It's been all CFPs, all the time, lately on the Attic, so I thought I'd mix it up a bit and tell you about a good book I read recently. I was lent Joan Thomas's Curiosity, and although I was initially hesitant, I really enjoyed it.
I am not a fan of historical fiction, nor do I like it when authors insert a love story where there is dubious foundations for one. It all reads like fanfiction to me, and if I wanted to read that, I have my own sources! But the person who lent me the book vouched for its quality, and from the first page, I was a believer.
Curiosity tells the story of Mary Anning, a 19th century girl who, with her family, hunted and sold fossils in Lyme Regis. She is said to have been the inspiration for the tongue-twister 'she sells sea shells by the sea shore.' Anning was poor and uneducated, but had a talent for finding rare creatures, and was lucky enough to have the patronage of more educated and wealthy men of science and influence who purchased specimens from her. The novel traces Anning's early days, and her encounters with local fossil hunters; it speculates about a romantic relationship between her and Henry de la Beche, the president of the British Geological Society. It includes touching descriptions of her wretched family life, as well as vividly painting the closed circles of society in Lyme Regis and beyond. The author researched Anning's life in detail, but the book does not read like a dry biography, nor like a Mary Sue potboiler; it manages, through its rich language and poetic descriptions, to evoke the life of a woman, who through force of circumstance, was not able to achieve her potential. It is a fitting tribute to a talent that shaped modern understandings of natural history, and a timely reminder that the rights of women were hard-won.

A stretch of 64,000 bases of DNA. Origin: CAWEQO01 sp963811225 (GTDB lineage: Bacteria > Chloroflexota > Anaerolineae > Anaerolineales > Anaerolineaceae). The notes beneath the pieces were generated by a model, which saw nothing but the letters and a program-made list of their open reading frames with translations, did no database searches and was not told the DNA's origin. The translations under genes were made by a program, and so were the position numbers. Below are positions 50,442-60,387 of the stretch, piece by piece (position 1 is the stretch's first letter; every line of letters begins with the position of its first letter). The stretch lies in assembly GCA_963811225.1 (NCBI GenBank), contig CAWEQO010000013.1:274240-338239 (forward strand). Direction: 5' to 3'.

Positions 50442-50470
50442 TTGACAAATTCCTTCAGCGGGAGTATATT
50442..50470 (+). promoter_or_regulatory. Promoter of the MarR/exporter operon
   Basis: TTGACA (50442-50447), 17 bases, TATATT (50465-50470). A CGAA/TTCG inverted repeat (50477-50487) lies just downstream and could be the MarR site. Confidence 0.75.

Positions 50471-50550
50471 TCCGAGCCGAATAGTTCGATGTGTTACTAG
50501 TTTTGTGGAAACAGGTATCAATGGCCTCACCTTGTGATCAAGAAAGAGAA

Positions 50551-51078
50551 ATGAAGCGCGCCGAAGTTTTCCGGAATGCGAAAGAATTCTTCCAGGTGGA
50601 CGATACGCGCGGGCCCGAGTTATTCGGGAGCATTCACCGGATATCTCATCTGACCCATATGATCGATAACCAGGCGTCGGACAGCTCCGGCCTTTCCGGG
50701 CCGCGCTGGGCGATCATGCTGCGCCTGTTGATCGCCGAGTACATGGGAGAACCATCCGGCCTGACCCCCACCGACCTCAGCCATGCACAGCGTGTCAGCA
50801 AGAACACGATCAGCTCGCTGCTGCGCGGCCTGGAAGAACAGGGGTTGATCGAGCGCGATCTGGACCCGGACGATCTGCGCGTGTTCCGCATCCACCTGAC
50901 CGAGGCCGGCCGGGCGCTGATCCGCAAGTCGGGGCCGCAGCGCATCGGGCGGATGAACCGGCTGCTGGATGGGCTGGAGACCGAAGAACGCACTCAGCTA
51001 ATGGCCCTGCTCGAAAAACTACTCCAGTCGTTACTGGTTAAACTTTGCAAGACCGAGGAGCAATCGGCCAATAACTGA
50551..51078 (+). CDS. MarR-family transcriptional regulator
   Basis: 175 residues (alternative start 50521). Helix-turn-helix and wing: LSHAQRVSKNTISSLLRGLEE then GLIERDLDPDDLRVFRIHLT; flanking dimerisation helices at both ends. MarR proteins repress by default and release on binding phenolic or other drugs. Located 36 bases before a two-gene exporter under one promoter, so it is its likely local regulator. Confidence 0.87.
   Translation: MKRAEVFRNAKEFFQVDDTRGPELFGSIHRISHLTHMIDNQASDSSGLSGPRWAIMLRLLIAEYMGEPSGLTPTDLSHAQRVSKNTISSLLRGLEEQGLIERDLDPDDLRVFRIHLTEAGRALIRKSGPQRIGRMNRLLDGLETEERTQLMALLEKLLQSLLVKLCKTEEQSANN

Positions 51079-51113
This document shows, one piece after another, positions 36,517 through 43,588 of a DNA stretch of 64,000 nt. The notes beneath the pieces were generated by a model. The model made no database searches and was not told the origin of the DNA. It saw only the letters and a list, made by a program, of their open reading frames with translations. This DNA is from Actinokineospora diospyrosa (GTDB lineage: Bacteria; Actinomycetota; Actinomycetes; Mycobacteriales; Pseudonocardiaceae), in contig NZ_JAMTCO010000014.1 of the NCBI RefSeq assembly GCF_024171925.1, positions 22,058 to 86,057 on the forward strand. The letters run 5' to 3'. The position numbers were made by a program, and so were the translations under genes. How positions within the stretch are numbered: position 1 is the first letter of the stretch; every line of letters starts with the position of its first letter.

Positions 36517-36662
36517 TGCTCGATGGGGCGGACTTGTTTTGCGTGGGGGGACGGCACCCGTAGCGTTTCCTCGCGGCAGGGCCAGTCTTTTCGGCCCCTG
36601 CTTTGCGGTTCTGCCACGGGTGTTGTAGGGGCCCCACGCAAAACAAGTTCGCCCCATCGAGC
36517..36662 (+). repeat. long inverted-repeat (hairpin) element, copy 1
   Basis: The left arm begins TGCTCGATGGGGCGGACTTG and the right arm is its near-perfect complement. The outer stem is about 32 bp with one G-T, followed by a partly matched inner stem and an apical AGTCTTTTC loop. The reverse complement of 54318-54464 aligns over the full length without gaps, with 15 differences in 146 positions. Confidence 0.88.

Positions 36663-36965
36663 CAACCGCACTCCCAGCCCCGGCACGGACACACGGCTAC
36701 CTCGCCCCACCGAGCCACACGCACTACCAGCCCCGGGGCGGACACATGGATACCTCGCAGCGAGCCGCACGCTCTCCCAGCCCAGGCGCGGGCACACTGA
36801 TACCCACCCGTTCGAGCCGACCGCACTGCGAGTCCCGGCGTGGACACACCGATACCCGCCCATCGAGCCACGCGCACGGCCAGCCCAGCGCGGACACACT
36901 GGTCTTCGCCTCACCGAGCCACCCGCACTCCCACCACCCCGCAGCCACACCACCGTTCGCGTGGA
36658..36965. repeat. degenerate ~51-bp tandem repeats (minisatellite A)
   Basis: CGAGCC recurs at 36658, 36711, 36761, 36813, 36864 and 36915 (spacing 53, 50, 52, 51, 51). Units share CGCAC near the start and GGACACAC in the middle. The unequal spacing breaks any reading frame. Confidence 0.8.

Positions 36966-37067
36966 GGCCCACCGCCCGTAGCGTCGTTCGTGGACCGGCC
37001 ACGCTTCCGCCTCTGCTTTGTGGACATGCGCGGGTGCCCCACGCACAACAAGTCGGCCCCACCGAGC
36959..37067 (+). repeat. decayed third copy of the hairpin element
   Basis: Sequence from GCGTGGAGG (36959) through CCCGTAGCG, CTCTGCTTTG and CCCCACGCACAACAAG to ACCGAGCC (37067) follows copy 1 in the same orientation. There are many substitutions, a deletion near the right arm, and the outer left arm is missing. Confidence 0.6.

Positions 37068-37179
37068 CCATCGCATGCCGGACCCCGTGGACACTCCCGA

A few weeks after I finished this novel, I chanced upon a more scholarly biography of Anning: Shelley Emling's The Fossil Hunter is just one of several books (including children's books!) on the topic. While normally, I would have relished the chance to learn more, I felt like Curiosity had covered the salient points, all in an engaging and informed way.
If you are interested in the history of science, paleontology, nineteenth-century natural history, or women's history generally, this is a lovely way to spend some time contemplating these themes while being entertained with a good story.
Next up from me: Orhan Pamuk's The Museum of Innocence (2010). What museum-related novels have you been reading lately?